2. Forgetting to share your posts on social media

I try to share my posts at the same time each day, both because those times get the most engagement, and also to provide some consistency for readers who get my updates. But often real life got in the way of manually updating my channels, and sometimes it meant I didn’t get anything up all day. I resisted using scheduling tools for a long time, for many reasons, but in the last few months I’ve experimented with a few. I cannot believe how much better my blogging experience is now that I’ve settled on a schedule that works for me, and the ability to schedule my post updates across all social media (except Instagram and Pinterest, I still prefer to do those in the moment) has become so much easier.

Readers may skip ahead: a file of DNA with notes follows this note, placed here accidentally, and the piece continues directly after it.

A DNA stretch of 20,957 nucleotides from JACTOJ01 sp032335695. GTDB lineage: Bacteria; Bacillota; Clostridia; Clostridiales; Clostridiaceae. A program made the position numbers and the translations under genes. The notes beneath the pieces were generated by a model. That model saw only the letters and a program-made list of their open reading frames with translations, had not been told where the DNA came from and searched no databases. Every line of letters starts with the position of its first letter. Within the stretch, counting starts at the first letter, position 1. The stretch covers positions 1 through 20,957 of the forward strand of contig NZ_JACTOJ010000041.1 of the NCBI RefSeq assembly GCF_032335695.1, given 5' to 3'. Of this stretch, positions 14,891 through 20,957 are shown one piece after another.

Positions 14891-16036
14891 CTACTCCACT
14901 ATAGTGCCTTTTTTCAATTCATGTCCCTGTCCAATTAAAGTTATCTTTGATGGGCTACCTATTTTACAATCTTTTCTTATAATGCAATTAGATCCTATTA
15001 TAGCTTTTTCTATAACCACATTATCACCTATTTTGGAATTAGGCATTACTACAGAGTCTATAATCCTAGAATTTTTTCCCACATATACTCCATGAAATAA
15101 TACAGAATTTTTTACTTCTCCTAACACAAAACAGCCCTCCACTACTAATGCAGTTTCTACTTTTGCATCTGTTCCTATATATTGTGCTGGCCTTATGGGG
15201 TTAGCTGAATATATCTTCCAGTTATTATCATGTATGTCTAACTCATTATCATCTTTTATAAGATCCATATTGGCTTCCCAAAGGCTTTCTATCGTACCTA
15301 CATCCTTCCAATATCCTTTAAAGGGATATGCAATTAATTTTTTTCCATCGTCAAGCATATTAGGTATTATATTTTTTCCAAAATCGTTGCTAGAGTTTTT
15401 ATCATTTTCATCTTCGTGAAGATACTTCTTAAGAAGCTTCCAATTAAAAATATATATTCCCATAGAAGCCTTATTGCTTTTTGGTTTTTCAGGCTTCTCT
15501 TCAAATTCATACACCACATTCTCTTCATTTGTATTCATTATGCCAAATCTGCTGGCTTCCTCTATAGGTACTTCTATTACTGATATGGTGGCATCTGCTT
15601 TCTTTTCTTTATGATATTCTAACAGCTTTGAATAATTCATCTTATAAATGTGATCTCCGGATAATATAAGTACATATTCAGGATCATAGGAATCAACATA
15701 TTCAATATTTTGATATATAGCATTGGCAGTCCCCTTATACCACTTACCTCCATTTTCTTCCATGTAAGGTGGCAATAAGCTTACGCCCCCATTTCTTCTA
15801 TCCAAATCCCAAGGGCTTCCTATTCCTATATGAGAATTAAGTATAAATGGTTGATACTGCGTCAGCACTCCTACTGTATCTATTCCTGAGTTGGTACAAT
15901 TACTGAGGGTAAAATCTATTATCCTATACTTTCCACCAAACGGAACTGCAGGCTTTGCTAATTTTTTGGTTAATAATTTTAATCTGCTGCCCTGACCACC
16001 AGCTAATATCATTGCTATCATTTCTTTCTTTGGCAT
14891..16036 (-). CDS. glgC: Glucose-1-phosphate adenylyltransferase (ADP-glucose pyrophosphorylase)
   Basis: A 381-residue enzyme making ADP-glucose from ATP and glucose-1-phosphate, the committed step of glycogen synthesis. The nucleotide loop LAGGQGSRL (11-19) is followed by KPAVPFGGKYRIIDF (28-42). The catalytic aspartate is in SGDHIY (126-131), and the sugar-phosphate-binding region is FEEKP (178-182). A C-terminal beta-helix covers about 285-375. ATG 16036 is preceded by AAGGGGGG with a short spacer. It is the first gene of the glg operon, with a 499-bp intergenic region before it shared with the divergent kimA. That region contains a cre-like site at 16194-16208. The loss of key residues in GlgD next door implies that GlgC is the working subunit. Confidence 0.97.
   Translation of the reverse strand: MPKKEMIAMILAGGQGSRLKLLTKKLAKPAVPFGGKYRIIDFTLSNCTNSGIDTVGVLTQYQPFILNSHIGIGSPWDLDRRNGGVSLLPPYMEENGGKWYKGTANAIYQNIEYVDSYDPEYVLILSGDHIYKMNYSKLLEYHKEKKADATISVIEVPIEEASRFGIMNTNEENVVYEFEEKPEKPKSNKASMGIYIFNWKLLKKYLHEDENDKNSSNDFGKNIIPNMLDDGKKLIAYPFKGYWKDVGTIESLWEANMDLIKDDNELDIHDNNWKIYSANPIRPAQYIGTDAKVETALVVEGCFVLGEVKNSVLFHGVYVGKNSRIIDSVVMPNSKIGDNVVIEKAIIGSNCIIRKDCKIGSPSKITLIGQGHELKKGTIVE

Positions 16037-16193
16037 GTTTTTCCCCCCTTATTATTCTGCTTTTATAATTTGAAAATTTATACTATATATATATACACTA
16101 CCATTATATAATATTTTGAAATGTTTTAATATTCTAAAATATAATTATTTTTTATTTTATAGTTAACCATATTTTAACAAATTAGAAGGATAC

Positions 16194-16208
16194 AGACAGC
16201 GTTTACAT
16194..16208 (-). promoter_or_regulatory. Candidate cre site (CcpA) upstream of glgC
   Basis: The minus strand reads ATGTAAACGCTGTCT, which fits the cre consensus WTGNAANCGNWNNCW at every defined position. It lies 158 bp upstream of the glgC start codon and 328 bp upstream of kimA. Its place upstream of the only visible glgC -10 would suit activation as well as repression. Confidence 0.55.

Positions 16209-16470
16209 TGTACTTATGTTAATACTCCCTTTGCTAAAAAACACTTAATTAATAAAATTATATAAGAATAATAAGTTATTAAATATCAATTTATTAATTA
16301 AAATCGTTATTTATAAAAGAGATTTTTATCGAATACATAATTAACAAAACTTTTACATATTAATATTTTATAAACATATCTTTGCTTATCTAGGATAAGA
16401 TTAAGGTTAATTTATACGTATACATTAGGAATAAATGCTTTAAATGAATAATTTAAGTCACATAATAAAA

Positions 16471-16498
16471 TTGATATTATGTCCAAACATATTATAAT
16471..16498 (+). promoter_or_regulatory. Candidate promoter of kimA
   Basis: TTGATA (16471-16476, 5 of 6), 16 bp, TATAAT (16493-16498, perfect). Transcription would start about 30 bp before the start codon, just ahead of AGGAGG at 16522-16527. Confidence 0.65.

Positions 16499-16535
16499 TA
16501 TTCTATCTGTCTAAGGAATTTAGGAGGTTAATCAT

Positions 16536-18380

I’ve been using CoSchedule for the last month or two on my personal blog and I don’t know how I ever lived without it. An editorial calendar plugin that keeps your content organised and also allows you to schedule social media posts from right within your WordPress dashboard before they’re even published. Your post goes live, and your scheduled social media updates follow after, at a time you’ve pre-chosen. Genius.

3. Wasting time

Oh boy – this has been a big one for me. I work from home with very small children, and I have limited amount of child-free time each week to get a lot of things done. I couldn’t afford to waste a second – but I was wasting lots of them. I found myself either procrastinating or getting caught up in less-important tasks, which left me little time to get the big stuff done. I felt behind the 8 ball for a lot of 2014 until I sat myself down with a big task list and a determination to be in charge of my schedule, instead of letting it be in charge of me.